The nation's roads, bridges, airports, water and transit systems are in bad shape, according to the civil engineers who plan and design such infrastructure.
Every four years, the
American Society of Civil Engineers (ASCE) issues a
Report Card for America's Infrastructure depicting the condition and performance of American infrastructure in the familiar form of a school report card-assigning letter grades based on the physical condition and needed investments for improvement.
According to the report, the United States' 926 ports are essential to the nation's competitiveness, serving as the gateway through which 99% of overseas trade passes. Ports are responsible for $4.6 trillion in economic activity - roughly 26% of the U.S. economy. As ships get bigger, congestion at landside connections to other components of the freight network increasingly hinders ports' productivity. Similarly, on the water side, larger ships require deeper navigation channels, which only a few U.S. ports currently have. To remain competitive globally and with one another, ports have been investing in expansion, modernization, and repair.
The Port of Redwood City, for example, opened its $17 million modernized wharf, the
first of its kind for cargo ships in the San Francisco Bay Area that meets the latest operational, seismic and sea level design standards for both it and adjacent shoreline, in April 2014.
Additional wharf improvements are scheduled for this summer.
The modernized wharf replaced a 60-year-old World War II era wooden wharf with a new bulk handling concrete wharf designed to meet present demands. The wharf is used to dock dry bulk ships of a size known as "Panamax," the largest ships currently able to pass through the Panama Canal. From the deck of the new wharf, mobile cranes and large hoppers are able to load/unload ships. Thirty-foot-wide concrete ramps connect the wharf to the shore.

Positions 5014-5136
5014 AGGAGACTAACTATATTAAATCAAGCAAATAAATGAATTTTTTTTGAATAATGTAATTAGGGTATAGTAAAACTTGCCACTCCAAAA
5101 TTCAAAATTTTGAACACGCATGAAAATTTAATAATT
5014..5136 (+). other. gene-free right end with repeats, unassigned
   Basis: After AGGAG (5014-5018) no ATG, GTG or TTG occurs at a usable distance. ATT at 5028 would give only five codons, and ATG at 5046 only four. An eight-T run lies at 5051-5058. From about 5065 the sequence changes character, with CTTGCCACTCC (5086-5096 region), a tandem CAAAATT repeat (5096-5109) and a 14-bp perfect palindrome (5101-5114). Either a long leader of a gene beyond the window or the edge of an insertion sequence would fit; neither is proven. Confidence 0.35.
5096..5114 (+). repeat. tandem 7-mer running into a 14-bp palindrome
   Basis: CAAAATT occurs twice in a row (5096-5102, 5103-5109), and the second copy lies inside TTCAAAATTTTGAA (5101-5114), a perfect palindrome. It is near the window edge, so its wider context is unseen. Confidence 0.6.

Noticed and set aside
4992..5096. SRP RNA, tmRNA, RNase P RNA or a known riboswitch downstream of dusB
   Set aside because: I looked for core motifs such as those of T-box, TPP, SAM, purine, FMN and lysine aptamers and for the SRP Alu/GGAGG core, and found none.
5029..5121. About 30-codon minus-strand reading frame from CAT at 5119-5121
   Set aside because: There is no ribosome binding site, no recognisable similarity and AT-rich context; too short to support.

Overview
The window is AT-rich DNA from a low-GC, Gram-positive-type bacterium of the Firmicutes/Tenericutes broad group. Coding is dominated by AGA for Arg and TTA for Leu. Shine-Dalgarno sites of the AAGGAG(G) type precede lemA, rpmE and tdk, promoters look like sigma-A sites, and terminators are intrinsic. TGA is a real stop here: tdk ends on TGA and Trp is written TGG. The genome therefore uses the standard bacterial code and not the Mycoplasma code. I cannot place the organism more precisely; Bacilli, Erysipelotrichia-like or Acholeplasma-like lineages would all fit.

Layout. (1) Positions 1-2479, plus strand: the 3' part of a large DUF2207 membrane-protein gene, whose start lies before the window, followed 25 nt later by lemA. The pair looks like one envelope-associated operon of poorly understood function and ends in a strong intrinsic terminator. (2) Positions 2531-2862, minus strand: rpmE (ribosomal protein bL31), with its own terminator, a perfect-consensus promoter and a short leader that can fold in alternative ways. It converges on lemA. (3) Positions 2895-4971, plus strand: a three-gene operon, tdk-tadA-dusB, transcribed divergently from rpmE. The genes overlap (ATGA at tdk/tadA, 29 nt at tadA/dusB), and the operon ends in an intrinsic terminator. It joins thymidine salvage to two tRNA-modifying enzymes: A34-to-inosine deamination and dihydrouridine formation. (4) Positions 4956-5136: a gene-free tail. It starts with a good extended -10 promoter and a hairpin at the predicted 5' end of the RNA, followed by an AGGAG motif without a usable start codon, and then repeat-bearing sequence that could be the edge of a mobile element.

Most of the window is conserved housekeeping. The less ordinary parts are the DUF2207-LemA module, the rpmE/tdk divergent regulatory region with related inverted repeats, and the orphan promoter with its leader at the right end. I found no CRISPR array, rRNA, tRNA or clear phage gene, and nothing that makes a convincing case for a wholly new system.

Construction began in September 2012 with the demolition of the old wooden Wharves 1 and 2 and the adjacent warehouse. A 950-foot-long seawall designed to meet storm surges and predicted sea level rise has been built along the shore of the port adjacent to the modernized wharf. Additional project improvements included a new 2,100 square-foot longshoreman's building, upgraded water/electrical utilities, new seismic monitoring equipment, new security fencing and gates, exterior lighting and parking.
The new concrete wharf is located on the northern end of the Redwood Harbor Ship Channel and is situated between a Cemex cement marine terminal and a Sims Metals scrap iron terminal. The new portion of the wharves is approximately 430 feet long and 60 feet wide with two access ramps located at the north and south edges of the wharf. It is also two feet higher to account to any sea level rise.
The project was financed in part by a $10 million 2012 Port Revenue Bond and Port capital project reserves, which had been set aside for years in planning for construction of this new wharf.
According to ASCE's new report on Ports (http://www.infrastructurereportcard.org/cat-item/ports/), to remain competitive globally and with one another, ports have been investing in their facilities, as noted above for the Port of Redwood City, and plan to spend $154 billion through 2020 on expansion, modernization, and repair.
However, connections to these ports are in need of modernization, including roads, rail, and inland waterways on the landside, and navigation channels on the water side. Landside connections are scheduled to receive only $11 billion in new federal funding for freight improvements through 2020, yet the baseline projected needs total $29 billion.
The ASCE says these recommendations must be addressed for the nation's ports:
- Increase overall investment into the freight program to ensure ports can effectively distribute and receive goods as ships continue to grow in size.
- Appropriate funds to the congressionally-authorized projects to ensure that projects crucial to freight movement are completed in a timely manner.
- Ensure that ports have a seat at the table as states create and execute freight plans.
- Adopt new technologies to reduce wait times at docks, boost efficiency, and increase security.
- Improve freight and landside connections to strengthen the entire freight system and reduce congestion that is costly to the economy when moving goods.
The report concludes, "
Our nation is at a crossroads. Deteriorating infrastructure is impeding our ability to compete in the thriving global economy, and improvements are necessary to ensure our country is built for the future. While we have made some progress, reversing the trajectory after decades of underinvestment in our infrastructure requires transformative action from Congress, states, infrastructure owners, and the American people."
Getting all of the nation's infrastructure into relatively good shape by the year 2025 would cost $4.59 trillion, according to the ASCE report; that's $2 trillion more than if budgeted by local, state and federal governments to address infrastructure needs.